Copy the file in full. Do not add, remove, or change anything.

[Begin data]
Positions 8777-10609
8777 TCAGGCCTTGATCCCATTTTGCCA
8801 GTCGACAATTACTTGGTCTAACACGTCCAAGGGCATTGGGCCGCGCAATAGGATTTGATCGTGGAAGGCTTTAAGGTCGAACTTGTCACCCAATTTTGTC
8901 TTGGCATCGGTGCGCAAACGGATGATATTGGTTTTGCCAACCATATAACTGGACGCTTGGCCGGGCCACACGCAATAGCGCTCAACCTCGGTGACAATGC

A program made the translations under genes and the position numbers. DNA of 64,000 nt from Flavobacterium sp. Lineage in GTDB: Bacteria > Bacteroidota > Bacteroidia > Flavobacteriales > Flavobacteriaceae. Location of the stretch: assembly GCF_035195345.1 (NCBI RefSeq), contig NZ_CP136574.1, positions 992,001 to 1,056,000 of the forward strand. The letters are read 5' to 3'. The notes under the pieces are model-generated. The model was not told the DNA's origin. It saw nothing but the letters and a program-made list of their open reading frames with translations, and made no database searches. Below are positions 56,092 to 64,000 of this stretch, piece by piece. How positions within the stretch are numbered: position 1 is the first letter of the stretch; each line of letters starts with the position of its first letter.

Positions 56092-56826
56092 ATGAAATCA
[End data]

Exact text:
Positions 8777-10609
8777 TCAGGCCTTGATCCCATTTTGCCA
8801 GTCGACAATTACTTGGTCTAACACGTCCAAGGGCATTGGGCCGCGCAATAGGATTTGATCGTGGAAGGCTTTAAGGTCGAACTTGTCACCCAATTTTGTC
8901 TTGGCATCGGTGCGCAAACGGATGATATTGGTTTTGCCAACCATATAACTGGACGCTTGGCCGGGCCACACGCAATAGCGCTCAACCTCGGTGACAATGC

A program made the translations under genes and the position numbers. DNA of 64,000 nt from Flavobacterium sp. Lineage in GTDB: Bacteria > Bacteroidota > Bacteroidia > Flavobacteriales > Flavobacteriaceae. Location of the stretch: assembly GCF_035195345.1 (NCBI RefSeq), contig NZ_CP136574.1, positions 992,001 to 1,056,000 of the forward strand. The letters are read 5' to 3'. The notes under the pieces are model-generated. The model was not told the DNA's origin. It saw nothing but the letters and a program-made list of their open reading frames with translations, and made no database searches. Below are positions 56,092 to 64,000 of this stretch, piece by piece. How positions within the stretch are numbered: position 1 is the first letter of the stretch; each line of letters starts with the position of its first letter.

Positions 56092-56826
56092 ATGAAATCA